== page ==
Making fun of men or emboldening sex pests? Egyptian song spurs debate

by Menna Farouk | @MennaFarouk91 | Thomson Reuters Foundation
Wednesday, 8 January 2020 18:36 GMT

Archive photo: Tourist and Egyptians travel on horses during a sandstorm the near the Sphinx, at the great pyramids on the outskirts of Cairo, February 25, 2011. REUTERS/Amr Abdallah Dalsh

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A video for the controversial song has been viewed more than 7.5 million times on YouTube since its release on Jan. 1

By Menna Farouk

CAIRO, Jan 8 (Thomson Reuters Foundation) - An Egyptian pop song where a man threatens a woman to force her to give him her phone number has caused a storm as it was released the day after a video emerged of a woman being sexually assaulted by a mob - a common crime during the Arab Spring.

Singer Tameem Youness has defended the track "Salmonella" - where he prays for the woman he is wooing to become sick with salmonella - as a satire on men's reactions to being spurned in the conservative Arab country.

"I was making fun of the men who appear very romantic but when they get rejected, they go nuts and start to treat the woman badly or curse her or say things that are not true about her," he said in a video on his Facebook page.

Egypt is the Arab world's most populous country and its pop music is listened to across the Middle East. "Salmonella" has been viewed more than 7.5 million times on YouTube since its release on Jan. 1.

Women's rights advocates say many men will not see the joke and the catchy tune risks encouraging harassment in Egypt, where sexual assault was rife during and after the 2011 uprising that ousted veteran president Hosni Mubarak.

Youness, who is shown with blood splattered around his mouth at one point in the video, sings, "I will not go away until I get your number so do not refuse".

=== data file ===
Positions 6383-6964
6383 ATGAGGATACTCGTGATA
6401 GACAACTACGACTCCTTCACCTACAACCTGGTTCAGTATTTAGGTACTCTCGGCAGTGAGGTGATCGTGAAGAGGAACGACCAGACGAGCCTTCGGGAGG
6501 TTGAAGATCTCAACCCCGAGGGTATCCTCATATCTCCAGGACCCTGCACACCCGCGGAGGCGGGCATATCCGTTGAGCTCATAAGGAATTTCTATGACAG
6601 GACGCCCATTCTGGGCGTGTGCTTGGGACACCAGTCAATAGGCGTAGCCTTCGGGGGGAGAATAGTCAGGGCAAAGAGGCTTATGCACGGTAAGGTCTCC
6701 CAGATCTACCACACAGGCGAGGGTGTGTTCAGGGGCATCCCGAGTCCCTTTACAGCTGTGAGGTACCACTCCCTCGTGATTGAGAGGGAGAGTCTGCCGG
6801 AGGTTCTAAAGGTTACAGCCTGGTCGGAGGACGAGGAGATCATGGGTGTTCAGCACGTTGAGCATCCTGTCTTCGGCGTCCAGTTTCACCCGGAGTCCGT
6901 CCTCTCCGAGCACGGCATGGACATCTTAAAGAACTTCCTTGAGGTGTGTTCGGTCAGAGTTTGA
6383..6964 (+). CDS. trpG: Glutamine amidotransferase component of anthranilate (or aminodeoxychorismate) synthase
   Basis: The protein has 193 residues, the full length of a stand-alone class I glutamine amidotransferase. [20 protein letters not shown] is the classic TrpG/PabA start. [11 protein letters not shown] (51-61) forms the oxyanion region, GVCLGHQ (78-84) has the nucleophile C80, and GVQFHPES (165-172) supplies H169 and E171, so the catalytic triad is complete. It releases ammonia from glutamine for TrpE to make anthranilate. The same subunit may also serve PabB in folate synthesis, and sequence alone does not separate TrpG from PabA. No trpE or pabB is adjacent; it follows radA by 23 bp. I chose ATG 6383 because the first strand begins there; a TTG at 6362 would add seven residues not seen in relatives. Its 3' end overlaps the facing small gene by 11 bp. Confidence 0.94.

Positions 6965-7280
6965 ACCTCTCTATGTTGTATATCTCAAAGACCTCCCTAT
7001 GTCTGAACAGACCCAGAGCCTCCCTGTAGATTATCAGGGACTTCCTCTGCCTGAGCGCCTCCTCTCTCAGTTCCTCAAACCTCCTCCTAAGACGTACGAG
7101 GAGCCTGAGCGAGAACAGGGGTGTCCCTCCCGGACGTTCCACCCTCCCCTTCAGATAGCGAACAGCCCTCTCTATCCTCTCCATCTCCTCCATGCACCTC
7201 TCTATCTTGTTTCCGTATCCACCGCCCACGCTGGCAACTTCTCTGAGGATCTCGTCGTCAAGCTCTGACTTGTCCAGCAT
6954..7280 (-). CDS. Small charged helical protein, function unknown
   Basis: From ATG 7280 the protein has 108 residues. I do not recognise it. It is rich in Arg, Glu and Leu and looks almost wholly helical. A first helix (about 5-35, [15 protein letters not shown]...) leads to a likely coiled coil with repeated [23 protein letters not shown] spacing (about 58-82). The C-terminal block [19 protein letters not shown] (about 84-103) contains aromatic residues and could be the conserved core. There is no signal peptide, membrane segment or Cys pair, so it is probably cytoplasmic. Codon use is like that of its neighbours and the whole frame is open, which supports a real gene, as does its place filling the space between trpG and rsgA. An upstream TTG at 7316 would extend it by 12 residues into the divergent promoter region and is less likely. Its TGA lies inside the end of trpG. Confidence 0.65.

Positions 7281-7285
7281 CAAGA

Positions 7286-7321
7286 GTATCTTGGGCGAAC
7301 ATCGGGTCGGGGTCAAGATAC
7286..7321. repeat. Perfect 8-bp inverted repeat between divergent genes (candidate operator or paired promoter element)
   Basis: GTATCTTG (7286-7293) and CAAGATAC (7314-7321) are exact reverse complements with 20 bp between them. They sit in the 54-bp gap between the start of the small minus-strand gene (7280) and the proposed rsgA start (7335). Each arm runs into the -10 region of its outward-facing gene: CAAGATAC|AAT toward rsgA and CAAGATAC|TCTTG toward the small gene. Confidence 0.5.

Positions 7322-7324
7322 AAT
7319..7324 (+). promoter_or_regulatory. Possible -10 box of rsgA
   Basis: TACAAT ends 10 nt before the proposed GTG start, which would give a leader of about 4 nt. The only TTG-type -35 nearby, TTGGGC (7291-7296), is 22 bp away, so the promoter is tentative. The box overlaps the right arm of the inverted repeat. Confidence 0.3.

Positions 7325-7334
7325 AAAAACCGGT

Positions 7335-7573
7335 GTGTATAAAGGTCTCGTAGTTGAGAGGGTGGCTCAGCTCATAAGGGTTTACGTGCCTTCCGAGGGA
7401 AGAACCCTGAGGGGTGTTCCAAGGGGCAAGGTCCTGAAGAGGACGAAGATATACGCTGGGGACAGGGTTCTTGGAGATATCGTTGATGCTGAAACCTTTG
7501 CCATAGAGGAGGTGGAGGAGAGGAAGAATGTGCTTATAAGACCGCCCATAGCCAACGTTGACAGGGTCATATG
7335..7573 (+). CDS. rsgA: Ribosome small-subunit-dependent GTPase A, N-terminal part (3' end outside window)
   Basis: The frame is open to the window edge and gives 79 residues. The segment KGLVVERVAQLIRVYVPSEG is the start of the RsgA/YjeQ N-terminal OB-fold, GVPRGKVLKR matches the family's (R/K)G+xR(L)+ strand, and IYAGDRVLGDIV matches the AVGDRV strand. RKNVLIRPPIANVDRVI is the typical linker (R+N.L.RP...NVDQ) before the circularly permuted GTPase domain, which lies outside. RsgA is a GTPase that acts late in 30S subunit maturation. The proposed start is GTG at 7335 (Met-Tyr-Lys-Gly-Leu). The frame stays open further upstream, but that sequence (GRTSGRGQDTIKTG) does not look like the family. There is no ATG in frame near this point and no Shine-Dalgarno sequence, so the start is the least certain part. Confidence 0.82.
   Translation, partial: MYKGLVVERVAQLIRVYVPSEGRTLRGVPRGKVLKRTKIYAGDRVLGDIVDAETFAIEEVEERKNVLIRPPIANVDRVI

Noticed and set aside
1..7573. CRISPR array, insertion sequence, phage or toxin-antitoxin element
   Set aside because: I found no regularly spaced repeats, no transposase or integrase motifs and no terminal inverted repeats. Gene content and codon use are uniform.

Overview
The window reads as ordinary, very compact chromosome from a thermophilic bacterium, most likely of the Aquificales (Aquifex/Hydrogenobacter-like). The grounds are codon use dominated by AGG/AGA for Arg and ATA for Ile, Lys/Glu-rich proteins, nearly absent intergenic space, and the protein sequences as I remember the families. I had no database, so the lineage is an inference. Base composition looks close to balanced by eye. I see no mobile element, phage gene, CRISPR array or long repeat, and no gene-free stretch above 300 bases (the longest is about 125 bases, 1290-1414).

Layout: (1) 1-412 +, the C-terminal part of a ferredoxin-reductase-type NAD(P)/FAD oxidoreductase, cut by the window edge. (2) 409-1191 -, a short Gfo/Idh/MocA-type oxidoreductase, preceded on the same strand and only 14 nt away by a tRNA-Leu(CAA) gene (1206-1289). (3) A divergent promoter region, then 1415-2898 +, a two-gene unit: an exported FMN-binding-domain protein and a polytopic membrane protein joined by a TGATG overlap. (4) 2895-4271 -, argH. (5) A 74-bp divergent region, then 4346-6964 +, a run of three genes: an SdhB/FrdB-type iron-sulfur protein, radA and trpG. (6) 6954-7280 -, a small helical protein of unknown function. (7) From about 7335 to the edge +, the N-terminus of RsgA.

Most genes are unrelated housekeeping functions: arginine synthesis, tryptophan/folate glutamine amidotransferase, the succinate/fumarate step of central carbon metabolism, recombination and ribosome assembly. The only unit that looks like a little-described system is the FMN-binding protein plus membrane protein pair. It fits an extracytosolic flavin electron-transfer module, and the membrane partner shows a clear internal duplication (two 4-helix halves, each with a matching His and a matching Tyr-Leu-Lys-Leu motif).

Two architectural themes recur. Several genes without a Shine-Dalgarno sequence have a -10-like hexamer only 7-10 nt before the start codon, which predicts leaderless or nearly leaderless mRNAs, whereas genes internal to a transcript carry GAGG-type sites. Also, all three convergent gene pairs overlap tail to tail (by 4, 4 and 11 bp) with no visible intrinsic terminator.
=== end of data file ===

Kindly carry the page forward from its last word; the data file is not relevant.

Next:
More than 60% of Egyptian men said they have sexually harassed a woman or girl in a 2017 survey by UN Women and the gender equality group Promundo, which also found that most men believe women sometimes deserve to be beaten.

"This (kind of song) can really incite young people to practice violence against women and violate their rights without giving them the freedom to say no," said Nehad Abu El Komsan, head of the Egyptian Center for Women's Rights.

The timing of the song's release - a day after footage emerged of a woman being groped by a mob during New Year's Eve celebrations in Mansoura, about 130km northeast of Cairo - was insensitive, she said.

Authorities have said they are investigating the incident.

President Abdel Fattah al-Sisi ordered a crackdown on sexual harassment after a woman was assaulted in Cairo's Tahrir Square during his 2014 inauguration, with a law introduced that year prescribing a minimum of six months in jail or a fine.

Not everyone is worried about the song.

"The song is insulting and humiliating to women but I am against banning it," Maggie Mamdouh, a 25-year-old engineer, told the Thomson Reuters Foundation.

"This will be a violation of freedom of expression."

(Reporting by Menna Farouk, Editing by Katy Migiro. Please credit Thomson Reuters Foundation, the charitable arm of Thomson Reuters, that covers humanitarian news, women's rights, trafficking, property rights, and climate change. Visit

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